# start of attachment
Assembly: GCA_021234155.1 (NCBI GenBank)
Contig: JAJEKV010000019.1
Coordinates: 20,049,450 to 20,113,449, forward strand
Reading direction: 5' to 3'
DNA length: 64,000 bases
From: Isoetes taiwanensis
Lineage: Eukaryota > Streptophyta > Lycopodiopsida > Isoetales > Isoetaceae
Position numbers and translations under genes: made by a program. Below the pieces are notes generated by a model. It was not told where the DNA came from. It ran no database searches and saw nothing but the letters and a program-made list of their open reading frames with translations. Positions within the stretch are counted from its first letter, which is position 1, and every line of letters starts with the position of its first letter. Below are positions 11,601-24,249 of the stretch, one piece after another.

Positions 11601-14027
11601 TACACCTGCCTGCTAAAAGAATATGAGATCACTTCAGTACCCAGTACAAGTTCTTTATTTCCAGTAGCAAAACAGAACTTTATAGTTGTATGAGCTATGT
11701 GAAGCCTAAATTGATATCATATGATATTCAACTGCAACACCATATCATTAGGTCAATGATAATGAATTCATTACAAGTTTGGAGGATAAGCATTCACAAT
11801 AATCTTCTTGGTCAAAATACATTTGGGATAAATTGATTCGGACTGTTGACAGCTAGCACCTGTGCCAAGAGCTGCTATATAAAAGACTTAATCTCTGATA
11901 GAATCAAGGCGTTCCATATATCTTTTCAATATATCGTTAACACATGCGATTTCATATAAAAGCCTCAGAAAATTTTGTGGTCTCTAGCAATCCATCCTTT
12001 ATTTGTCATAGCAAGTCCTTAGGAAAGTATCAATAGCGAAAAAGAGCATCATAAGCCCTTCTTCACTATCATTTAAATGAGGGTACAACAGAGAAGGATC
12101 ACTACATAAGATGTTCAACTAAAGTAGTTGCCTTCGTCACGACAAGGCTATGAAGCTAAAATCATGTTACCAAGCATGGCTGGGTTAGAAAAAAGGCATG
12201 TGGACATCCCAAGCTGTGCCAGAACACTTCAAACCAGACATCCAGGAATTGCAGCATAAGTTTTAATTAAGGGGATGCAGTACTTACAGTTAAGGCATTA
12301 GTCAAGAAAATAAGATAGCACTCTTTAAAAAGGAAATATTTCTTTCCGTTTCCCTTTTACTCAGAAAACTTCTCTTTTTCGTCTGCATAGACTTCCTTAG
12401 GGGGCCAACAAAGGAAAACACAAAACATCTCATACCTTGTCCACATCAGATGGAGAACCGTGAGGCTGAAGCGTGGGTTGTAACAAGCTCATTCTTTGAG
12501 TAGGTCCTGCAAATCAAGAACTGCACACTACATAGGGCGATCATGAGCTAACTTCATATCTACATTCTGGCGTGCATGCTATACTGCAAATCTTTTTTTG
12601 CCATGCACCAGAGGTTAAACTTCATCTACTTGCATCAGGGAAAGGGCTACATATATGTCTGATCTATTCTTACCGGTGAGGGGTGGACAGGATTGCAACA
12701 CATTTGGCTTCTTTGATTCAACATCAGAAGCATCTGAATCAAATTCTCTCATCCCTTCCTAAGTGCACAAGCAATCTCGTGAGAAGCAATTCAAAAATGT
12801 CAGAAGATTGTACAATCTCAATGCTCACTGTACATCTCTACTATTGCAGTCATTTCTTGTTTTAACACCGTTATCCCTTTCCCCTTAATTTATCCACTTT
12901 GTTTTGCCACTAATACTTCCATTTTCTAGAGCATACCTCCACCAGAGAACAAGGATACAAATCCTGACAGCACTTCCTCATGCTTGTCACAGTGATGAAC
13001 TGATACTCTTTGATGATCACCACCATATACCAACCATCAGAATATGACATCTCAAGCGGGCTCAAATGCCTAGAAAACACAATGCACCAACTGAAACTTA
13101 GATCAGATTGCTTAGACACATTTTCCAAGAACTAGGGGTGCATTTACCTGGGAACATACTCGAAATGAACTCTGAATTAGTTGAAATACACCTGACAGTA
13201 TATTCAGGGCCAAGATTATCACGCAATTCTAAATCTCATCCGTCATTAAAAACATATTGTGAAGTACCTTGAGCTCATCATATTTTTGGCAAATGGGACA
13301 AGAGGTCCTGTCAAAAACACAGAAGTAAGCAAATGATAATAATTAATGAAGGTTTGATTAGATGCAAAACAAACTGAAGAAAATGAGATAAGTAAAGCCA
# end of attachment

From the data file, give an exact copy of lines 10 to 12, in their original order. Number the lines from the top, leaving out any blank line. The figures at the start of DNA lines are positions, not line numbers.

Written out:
11601 TACACCTGCCTGCTAAAAGAATATGAGATCACTTCAGTACCCAGTACAAGTTCTTTATTTCCAGTAGCAAAACAGAACTTTATAGTTGTATGAGCTATGT
11701 GAAGCCTAAATTGATATCATATGATATTCAACTGCAACACCATATCATTAGGTCAATGATAATGAATTCATTACAAGTTTGGAGGATAAGCATTCACAAT
11801 AATCTTCTTGGTCAAAATACATTTGGGATAAATTGATTCGGACTGTTGACAGCTAGCACCTGTGCCAAGAGCTGCTATATAAAAGACTTAATCTCTGATA